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A-26B Invader - Castle Air Museum

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Douglas A-26B Invader Attack Bomber

A-26-c invader-castle

A-26B invader This A-26 has the solid nose, making it the "B" version, which was equipped with six to eight machine guns in the nose, had a remotely controlled upper and lower turret (two guns in each) and could carry 4,000 – 6,000 pounds of bombs. It could also carry eight .5 inch rockets, and some were equipped with four blister-mount guns (two on each side of the fuselage). The nose section of an A-26 could be changed fairly easily to convert from a solid to a glass version to become a Bombardier nose ("C" version) when necessary.

A-26C top turret - Castle Air Museum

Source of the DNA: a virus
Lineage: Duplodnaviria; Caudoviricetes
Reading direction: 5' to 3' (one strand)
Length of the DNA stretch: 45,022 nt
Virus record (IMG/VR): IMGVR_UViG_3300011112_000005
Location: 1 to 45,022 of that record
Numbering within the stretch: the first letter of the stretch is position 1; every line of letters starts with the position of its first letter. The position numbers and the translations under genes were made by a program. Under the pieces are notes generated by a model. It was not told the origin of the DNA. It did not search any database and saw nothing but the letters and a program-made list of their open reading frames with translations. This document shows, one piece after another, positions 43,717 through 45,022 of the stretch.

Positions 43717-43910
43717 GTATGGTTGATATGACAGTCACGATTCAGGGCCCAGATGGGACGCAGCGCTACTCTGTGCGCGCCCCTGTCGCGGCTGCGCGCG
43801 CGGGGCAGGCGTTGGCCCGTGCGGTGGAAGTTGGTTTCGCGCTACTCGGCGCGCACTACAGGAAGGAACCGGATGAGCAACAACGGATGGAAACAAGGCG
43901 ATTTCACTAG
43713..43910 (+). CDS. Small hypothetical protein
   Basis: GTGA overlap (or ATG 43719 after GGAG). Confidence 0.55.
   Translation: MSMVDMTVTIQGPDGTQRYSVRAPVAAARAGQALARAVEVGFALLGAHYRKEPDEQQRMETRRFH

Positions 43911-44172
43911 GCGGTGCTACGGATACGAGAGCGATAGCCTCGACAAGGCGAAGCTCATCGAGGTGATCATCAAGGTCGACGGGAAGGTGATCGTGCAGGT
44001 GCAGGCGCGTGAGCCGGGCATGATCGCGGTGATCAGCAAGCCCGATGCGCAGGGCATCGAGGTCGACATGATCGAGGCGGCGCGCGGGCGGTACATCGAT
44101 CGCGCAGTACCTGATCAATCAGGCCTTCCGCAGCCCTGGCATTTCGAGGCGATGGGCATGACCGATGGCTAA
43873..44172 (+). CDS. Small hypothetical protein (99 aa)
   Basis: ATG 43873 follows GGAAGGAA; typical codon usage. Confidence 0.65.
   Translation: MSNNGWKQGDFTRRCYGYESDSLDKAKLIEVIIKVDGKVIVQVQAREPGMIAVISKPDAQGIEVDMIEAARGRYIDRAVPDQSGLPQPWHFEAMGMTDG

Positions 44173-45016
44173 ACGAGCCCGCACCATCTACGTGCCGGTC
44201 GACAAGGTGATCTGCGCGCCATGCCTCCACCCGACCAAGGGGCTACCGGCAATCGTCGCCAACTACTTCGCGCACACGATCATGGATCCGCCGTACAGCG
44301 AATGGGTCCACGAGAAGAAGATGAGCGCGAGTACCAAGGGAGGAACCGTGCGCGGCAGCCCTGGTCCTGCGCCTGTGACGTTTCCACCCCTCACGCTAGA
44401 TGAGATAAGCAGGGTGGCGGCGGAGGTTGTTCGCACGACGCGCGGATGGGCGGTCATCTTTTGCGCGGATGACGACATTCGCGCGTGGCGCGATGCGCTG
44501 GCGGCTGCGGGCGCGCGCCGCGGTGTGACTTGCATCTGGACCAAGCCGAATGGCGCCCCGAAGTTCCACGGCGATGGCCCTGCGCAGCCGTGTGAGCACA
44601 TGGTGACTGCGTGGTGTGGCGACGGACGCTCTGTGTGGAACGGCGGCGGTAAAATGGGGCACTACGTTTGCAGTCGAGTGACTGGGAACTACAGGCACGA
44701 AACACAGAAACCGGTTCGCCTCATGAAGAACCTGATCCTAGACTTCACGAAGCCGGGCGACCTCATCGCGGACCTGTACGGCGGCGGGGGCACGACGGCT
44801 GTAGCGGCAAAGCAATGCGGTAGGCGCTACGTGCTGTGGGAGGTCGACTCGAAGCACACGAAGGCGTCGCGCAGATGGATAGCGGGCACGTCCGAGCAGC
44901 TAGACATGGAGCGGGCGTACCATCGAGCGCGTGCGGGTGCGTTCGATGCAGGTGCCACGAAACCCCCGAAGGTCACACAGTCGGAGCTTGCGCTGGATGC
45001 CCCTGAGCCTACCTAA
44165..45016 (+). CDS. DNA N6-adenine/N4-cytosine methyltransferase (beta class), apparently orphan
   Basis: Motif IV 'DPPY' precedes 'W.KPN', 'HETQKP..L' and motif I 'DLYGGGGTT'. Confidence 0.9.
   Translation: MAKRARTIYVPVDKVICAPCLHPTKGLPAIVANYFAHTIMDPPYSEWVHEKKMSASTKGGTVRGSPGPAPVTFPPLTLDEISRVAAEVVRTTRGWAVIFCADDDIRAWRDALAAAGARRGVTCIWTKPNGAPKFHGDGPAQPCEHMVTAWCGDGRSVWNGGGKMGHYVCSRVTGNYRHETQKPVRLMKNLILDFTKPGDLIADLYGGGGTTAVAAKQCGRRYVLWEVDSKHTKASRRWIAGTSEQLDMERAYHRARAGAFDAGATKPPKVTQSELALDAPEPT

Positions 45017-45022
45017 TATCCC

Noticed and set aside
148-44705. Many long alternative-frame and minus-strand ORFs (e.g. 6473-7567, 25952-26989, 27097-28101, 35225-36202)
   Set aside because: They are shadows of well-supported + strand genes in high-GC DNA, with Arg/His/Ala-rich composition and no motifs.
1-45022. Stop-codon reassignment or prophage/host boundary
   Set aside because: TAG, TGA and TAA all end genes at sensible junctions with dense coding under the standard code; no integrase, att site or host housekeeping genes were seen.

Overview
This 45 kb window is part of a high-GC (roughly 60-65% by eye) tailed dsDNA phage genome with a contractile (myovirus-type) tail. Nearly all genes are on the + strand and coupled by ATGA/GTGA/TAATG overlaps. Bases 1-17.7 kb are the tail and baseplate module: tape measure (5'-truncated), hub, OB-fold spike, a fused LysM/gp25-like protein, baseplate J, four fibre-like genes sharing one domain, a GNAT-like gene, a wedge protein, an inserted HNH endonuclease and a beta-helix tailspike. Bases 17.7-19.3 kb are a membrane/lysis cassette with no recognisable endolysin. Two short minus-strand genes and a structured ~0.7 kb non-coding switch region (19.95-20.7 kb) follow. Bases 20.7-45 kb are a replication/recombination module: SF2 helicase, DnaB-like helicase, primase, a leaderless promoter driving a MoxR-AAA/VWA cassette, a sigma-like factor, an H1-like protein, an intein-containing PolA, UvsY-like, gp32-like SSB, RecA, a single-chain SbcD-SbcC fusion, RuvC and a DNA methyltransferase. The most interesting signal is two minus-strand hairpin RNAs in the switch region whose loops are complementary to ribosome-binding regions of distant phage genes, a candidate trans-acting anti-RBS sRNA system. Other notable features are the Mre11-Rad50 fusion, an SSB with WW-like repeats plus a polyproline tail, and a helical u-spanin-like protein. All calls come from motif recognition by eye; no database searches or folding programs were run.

Faster and more powerful than the A-20 Havoc and B-25 Mitchell, (whose production ended in 1944), the A-26 also had greater range. It carried a three-man crew including one pilot, a navigator/radioman (in the cockpit) and a gunner manning the upper and lower turrets. Photo to the right shows upper turret and observation canopy.

Tests conducted by combat crews evoked strong criticism regarding aircraft's reduced visibility. "[W]hen four of the new planes were tried out by the Grim Reapers in July 1944 the pilots found that the long, broad nose, and the placement of the engines in particular, reduced visibility enough to restrict the use of the aircraft at low levels... [In] July 1945, ...[General Kenny] would be satisfied with the modified version of the A-26." Steve Birdsall, Flying Buccaneers, p.204. This modified A-26 had a raised cockpit canopy (clamshell) to replace the flatter version, improving visibility.

During World War II, the A-26 first saw combat in Europe, during November 1944 and in the Pacific Theater in January 1945, where it was used in greater numbers. Proving to be a highly effective attack bomber, it went on to serve in the the Korean War and the early part of the Vietnam War.